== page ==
Shoshana Fidelman (b. 1933, d. 2022) was born in Poland to parents Shlomo Dov Ejnesman (b. circa 1908, d. 1944) and Rakhel (Rukla, Rivka, Rozia) Kornwaser (b. circa 1908, d. 1945). Shlomo, a leather-goods dealer, and Rakhel were cousins. They were married in 1929, and had three children: daughters Lea (b. 1931, d. 1944) and Shoshana, and a son, Noakh Khaim (b. 1935, d. 1944). Shlomo was one of seven children, and Rakhel was one of eight children. The family lived in Starachowice, Poland, then the Wierzbnik ghetto, where they were forced to move in 1939. The Wierzbnik ghetto was liquidated on October 27, 1942. The night prior to the liquidation, Shoshana and her family moved from the ghetto to the Starachowice factory slave labour camp where her father was on the Jewish camp council.
Just prior to the camp’s evacuation in July 1944, a group of camp internees planned and executed a mass escape attempt. Shlomo managed to escape but was later killed, likely in a nearby forest. Shoshana’s two siblings, Lea and Noakh Khaim, were killed during the attempt. Shoshana recalls that she and her mother saw the body of her brother and likely the body of her sister as they were being evacuated from the slave labour camp and put on a train destined for Auschwitz-Birkenau. In Auschwitz-Birkenau, she and her mother received numbered tattoos. After Auschwitz was liberated, Shoshana and her mother returned by train to Starachowice-Wierzbnik to search for relatives but the only person who came back was her uncle, Noah Ejnesman, who returned at around the same time as them.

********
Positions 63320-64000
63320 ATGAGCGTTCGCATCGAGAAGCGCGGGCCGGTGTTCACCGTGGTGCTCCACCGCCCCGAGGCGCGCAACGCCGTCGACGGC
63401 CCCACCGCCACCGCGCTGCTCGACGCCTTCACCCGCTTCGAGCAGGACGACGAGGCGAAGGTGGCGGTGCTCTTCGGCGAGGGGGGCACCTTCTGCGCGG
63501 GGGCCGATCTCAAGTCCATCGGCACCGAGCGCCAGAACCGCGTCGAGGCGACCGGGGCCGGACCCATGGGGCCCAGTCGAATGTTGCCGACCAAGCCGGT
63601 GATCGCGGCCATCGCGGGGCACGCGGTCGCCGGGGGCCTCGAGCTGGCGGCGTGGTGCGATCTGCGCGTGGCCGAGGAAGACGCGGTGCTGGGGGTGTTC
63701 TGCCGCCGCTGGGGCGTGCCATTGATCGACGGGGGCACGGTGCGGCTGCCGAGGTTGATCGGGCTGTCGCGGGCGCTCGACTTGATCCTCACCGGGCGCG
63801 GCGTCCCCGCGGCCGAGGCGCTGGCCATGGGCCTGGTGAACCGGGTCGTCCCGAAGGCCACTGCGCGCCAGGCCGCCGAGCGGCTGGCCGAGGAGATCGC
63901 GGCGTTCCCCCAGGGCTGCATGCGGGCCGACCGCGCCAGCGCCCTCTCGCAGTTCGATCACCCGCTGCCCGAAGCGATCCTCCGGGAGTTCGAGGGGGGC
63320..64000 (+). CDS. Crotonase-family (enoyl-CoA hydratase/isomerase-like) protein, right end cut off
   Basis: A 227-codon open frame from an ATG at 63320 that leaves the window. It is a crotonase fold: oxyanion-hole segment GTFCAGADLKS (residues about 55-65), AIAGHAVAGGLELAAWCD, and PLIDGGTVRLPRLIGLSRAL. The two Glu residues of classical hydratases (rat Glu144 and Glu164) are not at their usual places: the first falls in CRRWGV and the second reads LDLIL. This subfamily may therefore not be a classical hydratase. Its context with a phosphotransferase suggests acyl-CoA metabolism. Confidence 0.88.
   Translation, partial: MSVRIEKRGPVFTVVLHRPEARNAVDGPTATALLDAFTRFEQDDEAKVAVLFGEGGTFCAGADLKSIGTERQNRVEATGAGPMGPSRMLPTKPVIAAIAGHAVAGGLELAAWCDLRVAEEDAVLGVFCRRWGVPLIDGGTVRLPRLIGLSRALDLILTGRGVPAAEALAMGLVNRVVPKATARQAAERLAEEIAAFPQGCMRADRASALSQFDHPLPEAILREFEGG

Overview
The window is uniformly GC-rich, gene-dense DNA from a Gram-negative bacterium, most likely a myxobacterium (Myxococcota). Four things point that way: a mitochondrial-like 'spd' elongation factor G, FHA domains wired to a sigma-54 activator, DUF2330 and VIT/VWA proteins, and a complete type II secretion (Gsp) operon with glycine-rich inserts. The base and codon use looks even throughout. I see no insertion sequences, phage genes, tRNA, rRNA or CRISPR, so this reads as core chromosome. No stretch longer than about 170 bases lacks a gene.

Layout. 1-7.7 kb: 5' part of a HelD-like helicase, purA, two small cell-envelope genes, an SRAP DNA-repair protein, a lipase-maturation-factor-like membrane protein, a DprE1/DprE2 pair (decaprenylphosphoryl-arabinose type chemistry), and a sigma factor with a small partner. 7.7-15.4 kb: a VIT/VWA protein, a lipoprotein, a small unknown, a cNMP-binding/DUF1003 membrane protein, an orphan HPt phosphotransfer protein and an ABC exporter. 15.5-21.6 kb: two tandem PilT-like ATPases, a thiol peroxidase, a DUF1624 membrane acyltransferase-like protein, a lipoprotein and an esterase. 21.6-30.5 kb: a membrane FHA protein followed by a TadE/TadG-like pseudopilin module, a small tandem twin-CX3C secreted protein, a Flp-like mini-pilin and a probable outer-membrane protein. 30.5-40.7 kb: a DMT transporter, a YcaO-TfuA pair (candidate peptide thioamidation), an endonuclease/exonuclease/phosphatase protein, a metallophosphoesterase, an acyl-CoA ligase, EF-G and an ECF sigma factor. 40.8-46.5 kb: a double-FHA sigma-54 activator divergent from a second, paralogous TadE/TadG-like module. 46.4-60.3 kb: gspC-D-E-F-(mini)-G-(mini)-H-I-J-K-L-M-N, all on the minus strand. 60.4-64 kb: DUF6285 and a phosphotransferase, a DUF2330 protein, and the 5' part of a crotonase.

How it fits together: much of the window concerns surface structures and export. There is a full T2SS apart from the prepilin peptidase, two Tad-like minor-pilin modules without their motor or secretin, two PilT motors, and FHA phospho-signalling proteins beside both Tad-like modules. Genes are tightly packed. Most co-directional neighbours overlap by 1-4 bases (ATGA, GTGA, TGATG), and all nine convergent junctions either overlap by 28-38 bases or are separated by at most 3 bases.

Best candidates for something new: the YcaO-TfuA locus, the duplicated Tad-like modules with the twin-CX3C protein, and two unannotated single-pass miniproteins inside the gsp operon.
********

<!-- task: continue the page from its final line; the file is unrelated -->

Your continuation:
The Jewish survivors who returned congregated together in a few homes in Starachowice-Wierzbnik. On June 19, 1945, Shoshana and her mother were in a home with Sara Wolfowich and her two sons, when three Poles entered the home and shot Rakhel and the Wolfowiches. Shoshana was shot in the pogrom but survived. Her uncle Noah took her to the hospital and, the next day, he was also murdered by Polish anti-Semites. A total of eleven Jews from Wierzbnik, Wąchock and Bodzentyn were killed by Poles after they returned to Poland at the end of the war. After two months in the hospital, Shoshana was taken to a farm in the countryside to recover, where a distant relative came to get her, and put her in an orphanage in Łódź.
Shoshana Fidelman worked as a nurse. She immigrated to Canada in 1967 with her husband, Moshe, and their two daughters. They lived in Lethbridge and Calgary, and later moved to White Rock and Surrey.
Shoshana Fidelman removed her tattooed number in 1987, after people in Canada kept asking her why she had her phone number on her arm. In 2008 she gave an interview about her experiences to Holocaust historian Christopher R. Browning
. Shoshana Fidelman lived in Surrey, BC.